My Red Terrors are still getting used to the tank, and they all eat, but right when they get comfortable and start swimming around and someone passes by the tank or goes to observe them, they dart away to go and hide in the lava rock. I think this may be stressing them out and am wondering if I should cover the tank with a blanket or something until they get used to the tank. If I SHOULD cover the tank, should I keep the light on for them? Will this ich go away on it's own or do I HAVE to treat it?

I know this is a long post and really appreciate any help I get from you all here at Tropical Fish Keeping. Thanks.
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Old 11-04-2011, 01:51 AM   #2
 
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The fish most likely came with ich from the fish store. Anytime you introduce new fish to your tank they should first be quarantined for a few weeks. It is much easier and cheaper to treat ich in a smaller QT tank rather than in a larger main display tank. Plus you reduce the risk of infecting your existing fish.

You're going to have to treat the fish using either the heat and salt method or with an ich medication. Ich will not go away on its own. Personally, I've always had good results using Quick Cure. Make sure you treat for at least 2 weeks to be sure to get rid of any lingering parasites and do plenty of water changes during the treatment.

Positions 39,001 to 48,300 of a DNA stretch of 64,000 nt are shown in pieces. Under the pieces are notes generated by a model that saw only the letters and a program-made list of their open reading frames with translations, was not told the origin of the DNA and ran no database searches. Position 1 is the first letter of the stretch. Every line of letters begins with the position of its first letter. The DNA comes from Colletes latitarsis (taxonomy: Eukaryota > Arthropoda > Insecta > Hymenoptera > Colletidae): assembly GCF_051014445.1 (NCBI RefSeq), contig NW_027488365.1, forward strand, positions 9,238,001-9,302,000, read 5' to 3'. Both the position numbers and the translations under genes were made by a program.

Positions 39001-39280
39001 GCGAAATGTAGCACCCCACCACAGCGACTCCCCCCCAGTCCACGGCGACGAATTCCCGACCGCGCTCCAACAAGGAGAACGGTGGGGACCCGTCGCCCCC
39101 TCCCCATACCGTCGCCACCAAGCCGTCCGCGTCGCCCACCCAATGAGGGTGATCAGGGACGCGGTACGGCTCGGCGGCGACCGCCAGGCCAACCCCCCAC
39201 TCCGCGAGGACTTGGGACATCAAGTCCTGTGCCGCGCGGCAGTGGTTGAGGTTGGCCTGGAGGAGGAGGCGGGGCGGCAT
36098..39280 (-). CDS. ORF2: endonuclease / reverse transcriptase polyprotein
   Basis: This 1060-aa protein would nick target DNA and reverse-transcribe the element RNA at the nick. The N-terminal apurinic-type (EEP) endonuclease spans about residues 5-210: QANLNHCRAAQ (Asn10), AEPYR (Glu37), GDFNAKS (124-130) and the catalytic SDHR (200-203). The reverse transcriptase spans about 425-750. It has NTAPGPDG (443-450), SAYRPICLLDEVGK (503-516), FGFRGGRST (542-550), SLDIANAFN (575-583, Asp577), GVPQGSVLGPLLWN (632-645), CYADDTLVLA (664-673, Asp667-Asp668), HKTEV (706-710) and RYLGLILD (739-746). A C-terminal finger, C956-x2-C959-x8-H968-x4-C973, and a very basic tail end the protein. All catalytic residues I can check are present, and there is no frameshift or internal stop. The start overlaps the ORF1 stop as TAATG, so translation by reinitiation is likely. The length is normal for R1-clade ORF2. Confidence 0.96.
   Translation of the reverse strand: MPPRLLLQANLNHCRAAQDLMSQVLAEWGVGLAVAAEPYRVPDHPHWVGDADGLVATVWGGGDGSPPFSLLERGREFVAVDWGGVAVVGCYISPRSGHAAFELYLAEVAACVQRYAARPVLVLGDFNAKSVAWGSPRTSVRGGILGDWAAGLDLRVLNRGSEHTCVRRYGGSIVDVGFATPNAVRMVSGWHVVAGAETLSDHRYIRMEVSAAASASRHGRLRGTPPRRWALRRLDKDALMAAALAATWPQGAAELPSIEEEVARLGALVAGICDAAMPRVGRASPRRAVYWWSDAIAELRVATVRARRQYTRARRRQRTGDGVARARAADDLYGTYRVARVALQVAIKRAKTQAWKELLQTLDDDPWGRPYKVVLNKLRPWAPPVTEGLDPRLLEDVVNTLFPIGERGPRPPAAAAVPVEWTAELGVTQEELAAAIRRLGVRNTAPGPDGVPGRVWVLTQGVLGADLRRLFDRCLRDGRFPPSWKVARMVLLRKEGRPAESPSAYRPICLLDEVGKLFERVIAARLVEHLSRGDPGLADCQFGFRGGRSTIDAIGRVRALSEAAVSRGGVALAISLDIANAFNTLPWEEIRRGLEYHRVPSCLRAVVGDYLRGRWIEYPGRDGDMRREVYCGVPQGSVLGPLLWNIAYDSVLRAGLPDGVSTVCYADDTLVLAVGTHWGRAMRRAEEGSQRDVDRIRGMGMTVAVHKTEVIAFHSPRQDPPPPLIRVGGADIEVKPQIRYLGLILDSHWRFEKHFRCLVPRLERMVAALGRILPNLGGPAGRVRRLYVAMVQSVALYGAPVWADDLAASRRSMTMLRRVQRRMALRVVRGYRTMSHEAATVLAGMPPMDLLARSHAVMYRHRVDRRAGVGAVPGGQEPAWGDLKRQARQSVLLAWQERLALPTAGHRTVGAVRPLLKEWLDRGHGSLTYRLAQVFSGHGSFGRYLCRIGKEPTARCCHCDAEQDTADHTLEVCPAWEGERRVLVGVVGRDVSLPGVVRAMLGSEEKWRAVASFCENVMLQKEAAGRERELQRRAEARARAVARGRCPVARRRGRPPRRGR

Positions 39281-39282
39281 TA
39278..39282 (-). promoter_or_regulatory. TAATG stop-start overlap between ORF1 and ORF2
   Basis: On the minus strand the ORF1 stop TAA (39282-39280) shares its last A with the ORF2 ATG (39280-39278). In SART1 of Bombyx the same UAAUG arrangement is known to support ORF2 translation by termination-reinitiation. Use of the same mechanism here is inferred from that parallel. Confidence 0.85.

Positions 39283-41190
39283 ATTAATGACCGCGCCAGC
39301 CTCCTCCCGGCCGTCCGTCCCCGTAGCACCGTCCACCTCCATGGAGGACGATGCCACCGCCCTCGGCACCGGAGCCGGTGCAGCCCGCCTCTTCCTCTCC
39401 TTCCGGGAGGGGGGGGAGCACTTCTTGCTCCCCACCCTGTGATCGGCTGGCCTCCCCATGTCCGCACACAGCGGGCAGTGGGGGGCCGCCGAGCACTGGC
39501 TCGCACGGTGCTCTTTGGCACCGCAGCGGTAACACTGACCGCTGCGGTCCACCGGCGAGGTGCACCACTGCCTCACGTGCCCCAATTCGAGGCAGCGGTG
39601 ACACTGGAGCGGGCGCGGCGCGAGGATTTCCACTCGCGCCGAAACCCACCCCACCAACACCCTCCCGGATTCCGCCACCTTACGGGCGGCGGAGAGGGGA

Red Terror are an awesome fish. The females are gorgeous. Are you planning on eventually getting a pair out of the 7 and re-homing the rest?
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Old 11-04-2011, 02:30 AM   #3
 
Thanks for the reply, I actually have 10 Red Terrors, the 7 fish I was talking about were the fish I had before. I am planning on getting a pair out of them because they are nice looking fish indeed. Should I remove these guys and put them in a 5 gallon tank to get the ich out of them? If I do remove them, will I have to treat this 135 gallon tank also? I wish I would have just put them in the 5 gallon in the first place!